BY GABRIEL MARIN of Consider The Source
Editor’s note: This piece contains references to suicide. We want you to know this before reading it.
Ned Vizzini was an incredible writer (read his books!) and mental health advocate whom I knew and adored. It’s painful to publish these words, but we hope this memorial by Gabriel Marin adds to the beautiful life of Ned Vizzini.
If you or a loved one are in need of support: The Lifeline provides 24/7, free and confidential support for people in distress, prevention and crisis resources for you or your loved ones, and best practices for professionals. Call: 1-800-273-8255. You are loved. — Lisa Marie Basile
This isn’t something I’m used to. I am certainly not a writer; I’m a musician. And I knew my friend Ned as a musician, too. He was the bass player in my first serious band.
More than that, I've never lost a friend who was close to me as Ned was. Losing him happened five years ago now, and I still find myself talking to him or wanting to tell him something—all the time.
All the time.
When someone leaves this world so suddenly, there is just so much that feels unfinished, unresolved. For example, we had made plans to hang when I came home from the tour I was on, just a week after he passed. I think about this all the time: One week more and we would have gotten to see each other. One more week.
He had reached out a few times when I was on tour, but our schedules didn’t connect, so we’d just text one another, promising to make plans to meet up. This is the way things go when you’re an adult, and busy—and yet, you never expect this.
I will never be able to shake the feeling that if we had talked, that something would somehow have been different, that somehow I could have done something.
The grief is complicated and contains many layers.
I still remember it all so clearly: Backstage in Raleigh, just five minutes until show time. I got a call from a friend telling me Ned was gone. He had lost his brave and longtime battle to mental illness.
I totally broke down, called my bass player John over to me, and cried until show time. Somehow, I still played. In the movie version of this reality, I would have played for him—and played amazingly and passionately. But no; I was just numb and lost and got through the set, hiding my emotions during the autograph signing and all the post-show banter.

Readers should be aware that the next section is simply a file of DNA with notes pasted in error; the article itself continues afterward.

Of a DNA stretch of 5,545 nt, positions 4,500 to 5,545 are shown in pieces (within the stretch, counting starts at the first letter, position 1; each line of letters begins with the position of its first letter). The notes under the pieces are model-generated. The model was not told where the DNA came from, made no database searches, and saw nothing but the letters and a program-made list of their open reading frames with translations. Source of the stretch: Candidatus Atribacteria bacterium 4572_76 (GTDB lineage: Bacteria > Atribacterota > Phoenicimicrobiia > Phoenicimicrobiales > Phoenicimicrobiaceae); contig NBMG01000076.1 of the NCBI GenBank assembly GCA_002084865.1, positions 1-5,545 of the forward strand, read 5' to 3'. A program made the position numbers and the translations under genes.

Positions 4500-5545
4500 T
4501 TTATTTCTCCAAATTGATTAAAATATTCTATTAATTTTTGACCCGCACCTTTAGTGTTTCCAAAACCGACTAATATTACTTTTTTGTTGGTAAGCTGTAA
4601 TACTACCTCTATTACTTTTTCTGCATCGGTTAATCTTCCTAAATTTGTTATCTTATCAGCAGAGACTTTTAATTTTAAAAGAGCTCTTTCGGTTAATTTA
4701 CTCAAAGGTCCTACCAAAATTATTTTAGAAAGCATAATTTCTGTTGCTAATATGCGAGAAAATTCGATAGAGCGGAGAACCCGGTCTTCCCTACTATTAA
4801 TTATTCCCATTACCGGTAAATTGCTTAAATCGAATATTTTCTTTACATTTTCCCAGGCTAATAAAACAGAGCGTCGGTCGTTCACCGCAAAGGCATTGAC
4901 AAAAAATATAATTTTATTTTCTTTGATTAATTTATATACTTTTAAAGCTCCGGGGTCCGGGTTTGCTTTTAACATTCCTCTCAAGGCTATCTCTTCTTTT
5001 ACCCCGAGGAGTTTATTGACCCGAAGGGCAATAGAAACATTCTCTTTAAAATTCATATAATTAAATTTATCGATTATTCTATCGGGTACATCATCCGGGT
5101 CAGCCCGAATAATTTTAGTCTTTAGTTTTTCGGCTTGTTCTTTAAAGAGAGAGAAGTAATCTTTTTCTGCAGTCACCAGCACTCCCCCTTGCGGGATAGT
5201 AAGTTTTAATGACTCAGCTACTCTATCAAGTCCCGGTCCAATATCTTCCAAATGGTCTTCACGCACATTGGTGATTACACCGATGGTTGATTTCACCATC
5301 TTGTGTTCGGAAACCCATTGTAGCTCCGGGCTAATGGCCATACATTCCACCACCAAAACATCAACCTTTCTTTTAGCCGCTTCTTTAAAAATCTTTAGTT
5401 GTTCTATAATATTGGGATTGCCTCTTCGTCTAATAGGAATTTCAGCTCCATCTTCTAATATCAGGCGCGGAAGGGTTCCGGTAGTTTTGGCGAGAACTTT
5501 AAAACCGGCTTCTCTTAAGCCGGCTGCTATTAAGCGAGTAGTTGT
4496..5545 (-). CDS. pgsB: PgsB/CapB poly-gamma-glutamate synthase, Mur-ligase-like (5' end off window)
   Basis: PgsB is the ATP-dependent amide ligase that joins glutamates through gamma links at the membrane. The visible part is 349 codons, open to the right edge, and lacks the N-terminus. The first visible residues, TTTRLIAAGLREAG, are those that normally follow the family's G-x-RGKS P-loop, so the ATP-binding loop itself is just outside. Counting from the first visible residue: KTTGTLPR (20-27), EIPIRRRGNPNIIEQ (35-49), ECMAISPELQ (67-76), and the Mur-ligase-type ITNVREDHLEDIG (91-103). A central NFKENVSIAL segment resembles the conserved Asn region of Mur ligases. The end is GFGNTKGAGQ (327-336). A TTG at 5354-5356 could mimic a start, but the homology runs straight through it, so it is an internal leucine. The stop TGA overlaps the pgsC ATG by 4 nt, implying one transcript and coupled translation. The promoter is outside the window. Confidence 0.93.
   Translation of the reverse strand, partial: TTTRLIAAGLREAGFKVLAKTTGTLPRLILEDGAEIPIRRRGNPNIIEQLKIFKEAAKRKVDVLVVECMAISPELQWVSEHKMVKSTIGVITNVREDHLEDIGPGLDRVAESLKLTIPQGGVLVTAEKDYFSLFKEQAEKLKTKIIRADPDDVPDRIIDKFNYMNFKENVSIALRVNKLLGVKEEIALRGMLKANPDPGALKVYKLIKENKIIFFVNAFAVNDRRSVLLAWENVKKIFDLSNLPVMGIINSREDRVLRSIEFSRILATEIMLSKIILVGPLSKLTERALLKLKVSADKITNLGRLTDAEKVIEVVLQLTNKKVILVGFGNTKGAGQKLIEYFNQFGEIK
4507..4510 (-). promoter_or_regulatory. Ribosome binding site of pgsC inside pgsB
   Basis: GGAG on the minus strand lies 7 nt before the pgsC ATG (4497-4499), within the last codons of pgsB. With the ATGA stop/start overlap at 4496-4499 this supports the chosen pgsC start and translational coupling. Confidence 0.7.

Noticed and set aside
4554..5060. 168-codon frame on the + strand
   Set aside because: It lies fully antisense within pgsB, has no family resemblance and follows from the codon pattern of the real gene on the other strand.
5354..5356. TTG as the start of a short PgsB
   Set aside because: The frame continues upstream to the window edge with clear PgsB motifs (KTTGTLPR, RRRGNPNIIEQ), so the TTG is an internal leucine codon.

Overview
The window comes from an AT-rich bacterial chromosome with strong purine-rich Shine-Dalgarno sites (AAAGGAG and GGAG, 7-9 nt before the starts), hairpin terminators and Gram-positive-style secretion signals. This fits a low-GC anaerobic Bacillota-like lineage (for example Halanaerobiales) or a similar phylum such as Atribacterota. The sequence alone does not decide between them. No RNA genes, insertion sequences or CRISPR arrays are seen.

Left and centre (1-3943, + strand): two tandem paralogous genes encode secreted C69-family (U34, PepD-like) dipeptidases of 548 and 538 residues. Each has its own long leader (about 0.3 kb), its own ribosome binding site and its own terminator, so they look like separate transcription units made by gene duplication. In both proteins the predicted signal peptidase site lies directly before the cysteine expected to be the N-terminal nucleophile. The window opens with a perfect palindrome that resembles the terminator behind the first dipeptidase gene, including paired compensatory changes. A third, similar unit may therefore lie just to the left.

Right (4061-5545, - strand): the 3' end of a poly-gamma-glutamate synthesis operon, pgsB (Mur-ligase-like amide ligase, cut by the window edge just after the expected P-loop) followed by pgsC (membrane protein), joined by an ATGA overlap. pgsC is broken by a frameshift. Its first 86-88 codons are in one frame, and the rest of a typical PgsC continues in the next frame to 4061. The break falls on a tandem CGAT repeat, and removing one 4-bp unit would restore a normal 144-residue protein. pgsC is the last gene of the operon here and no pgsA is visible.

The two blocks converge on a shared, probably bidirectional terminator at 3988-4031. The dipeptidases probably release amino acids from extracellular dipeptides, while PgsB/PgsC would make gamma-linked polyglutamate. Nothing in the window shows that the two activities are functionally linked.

And then it got very bleak. But I had to work straight through the pain to finish the tour. Even right after his funeral, I was back on the road. And so it felt incomplete, rushed.
It was all a haze.
My grief still exists, five years on, and I miss him tremendously. There are so many reasons why I miss him, and so much that I could say, but I want to focus on some of my earliest memories of Ned, and how he helped shape the person I am today. I want to show you how inspiring he was.
To start, Ned was a bit older then me when we met (which—let’s be honest—as a teenager, this was a big deal). He did all all the cool teenage things before I did: He was dating, he could drive (like a madman), he was writing popular articles for the New York Press, he played a band that was way better than my band. All of this as a teen.
In fact, we laughed for years about how during the first show I ever played, a photograph of him was taken as he stood smirking in the crowd, thinking how much we sucked. We all hated that smirking schmuck in that picture, but we knew he was right. And we loved him for it.
One year later, we played music together; he was our bassist! And somehow, with Ned, we had gone from sucking to being the cool band.
With him, we were able to start traveling around the tri-state area, playing our first shows. We had so much fun. I remember packing The Cove in New Jersey; at the end of a set, Ned would dive onto the drum set, and then our singer and drummer would just thrash and jump into it as I shredded. It was so youthful and such a rock thing.